Forget crisp apple strudels and schnitzels with noodles. These days, a few of Debbie Turner’s favorite things are people who help protect others from the coronavirus.
Turner, who lives in Chanhassen with husband Rick, went viral with something intended to head off a virus: face masks. Hers take advantage of a nostalgic connection to the 1965 musical “The Sound of Music.” Turner played the penultimate von Trapp child, Marta, in the classic movie and her masks borrow a stitch from the scene in which novice nun Maria (played by Julie Andrews) rips down some drapes and repurposes the fabric as play clothes for the seven formally-dressed von Trapp kids.
More than five decades later, Turner created masks from that same fabric and sent them to her four surviving movie “siblings,” which resulted in coverage, and orders, from around the world.
“Even prior to the pandemic, I’d been looking for the curtain fabric from the movie. I’ve been searching for a couple of years because I had other ideas of what I wanted to do with it,” said Turner, a designer who has operated Debbie Turner Originals for 31 years but pivoted when most weddings, her bread and butter, shifted to 2021. “I had found some online so I had 10 yards of this fabric that was ungodly expensive.”
Turner was still contemplating what to do with the fabric a couple of months ago when she was helping her daughter care for her grandchildren in northern Minnesota. Her daughter has an Etsy busy making face masks and suggested Turner try it, too. She knew she was onto something when, having made a few samples, she accidentally posted them on her public Facebook page and, before she could take the post down, three orders popped up. Once she (deliberately) had the page online, 50 orders came in immediately.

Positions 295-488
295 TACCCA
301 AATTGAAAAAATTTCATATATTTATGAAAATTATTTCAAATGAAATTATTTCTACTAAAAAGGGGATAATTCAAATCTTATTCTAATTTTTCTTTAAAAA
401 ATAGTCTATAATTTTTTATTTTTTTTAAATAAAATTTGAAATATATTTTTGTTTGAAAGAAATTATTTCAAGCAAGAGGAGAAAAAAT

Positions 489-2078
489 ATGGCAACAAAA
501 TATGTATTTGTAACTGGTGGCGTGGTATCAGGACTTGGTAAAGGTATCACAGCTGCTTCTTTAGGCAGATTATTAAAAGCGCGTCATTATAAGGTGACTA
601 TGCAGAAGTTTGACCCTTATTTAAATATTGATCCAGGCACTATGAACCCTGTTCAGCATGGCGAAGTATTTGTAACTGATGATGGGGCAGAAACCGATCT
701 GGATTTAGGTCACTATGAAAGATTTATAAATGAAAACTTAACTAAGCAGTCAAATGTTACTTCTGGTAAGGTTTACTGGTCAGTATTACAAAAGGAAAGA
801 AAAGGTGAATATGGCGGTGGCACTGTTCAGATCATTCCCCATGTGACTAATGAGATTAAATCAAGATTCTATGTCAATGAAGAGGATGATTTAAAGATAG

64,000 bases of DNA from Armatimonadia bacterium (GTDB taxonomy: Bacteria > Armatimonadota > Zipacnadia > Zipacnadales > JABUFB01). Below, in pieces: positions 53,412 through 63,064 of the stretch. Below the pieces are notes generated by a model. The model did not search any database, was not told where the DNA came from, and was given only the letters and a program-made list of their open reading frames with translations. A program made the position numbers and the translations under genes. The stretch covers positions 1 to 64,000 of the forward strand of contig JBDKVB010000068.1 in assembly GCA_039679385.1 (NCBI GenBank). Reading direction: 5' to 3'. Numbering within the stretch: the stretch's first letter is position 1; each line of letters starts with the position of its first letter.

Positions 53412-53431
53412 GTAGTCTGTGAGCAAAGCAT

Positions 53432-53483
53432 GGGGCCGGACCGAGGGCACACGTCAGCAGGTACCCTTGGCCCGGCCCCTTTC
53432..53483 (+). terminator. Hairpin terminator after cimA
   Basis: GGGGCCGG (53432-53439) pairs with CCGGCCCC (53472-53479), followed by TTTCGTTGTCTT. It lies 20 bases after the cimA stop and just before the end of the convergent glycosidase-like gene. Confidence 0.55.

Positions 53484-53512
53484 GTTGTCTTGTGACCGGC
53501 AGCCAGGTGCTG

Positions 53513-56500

“They were right away gone,” said Turner, whose only other film credit is a small one as an adult in “North Dallas Forty.” “I don’t know if people were seeing them and telling their friends, whatever.”
So she made more and she told her friends. Turner has some media contacts, which resulted in coverage from as far afield as Los Angeles and Australia, and she asked her “Sound of Music” posse — Nicholas Hammond, Duane Chase, Angela Cartwright and Kym Karath — to take photos in the masks. Karath, who played Gretl von Trapp, posted the gallery on Twitter, receiving 1,300 likes and more than 500 retweets.
Sew, a needle pulling thread
Turner has about 1,000 orders and she’s “cutting and sewing, cutting and sewing, cutting and sewing nonstop,” turning out as many as 50 masks a day in two adult sizes, as well as a child size, priced from $19.99-$29.99. She also makes headbands and is contemplating scarves.
Sewing comes naturally to Turner, who also has a sideline making custom Santa Claus dolls. But the damask fabric is thick (it’s still not easy to get ahold of, which is why Turner declines to reveal its name or source). So assembling the masks is not as easy as do-re-mi.
“I know it’s just a mask. But they’re very well made and there are lots of steps and because I’m a perfectionist when it comes to my work, it has to be right,” Turner, now 64, said. “So I’m super-busy and loving it and blessed.”
Turner doesn’t often see Andrews or Christopher Plummer, who played her father in “Sound of Music,” but she and the other child actors have remained friends: “We’ve always all been close because we’ve been together so much over the years. We’re like a family.”
Turner’s own family has weathered brushes with the coronavirus; her husband and two of her sons-in-law had short illnesses. She didn’t catch the virus, though, and is a believer in wearing her “Sound of Music” mask when around others: “I do it for their sake.”
Maria von Trapp would approve, undoubtedly. And although Maria might like them even more if the face masks were shipped in brown paper packages, tied up with string, she’d also probably appreciate Turner’s little effort to help the world say “So Long, Farewell” to COVID-19.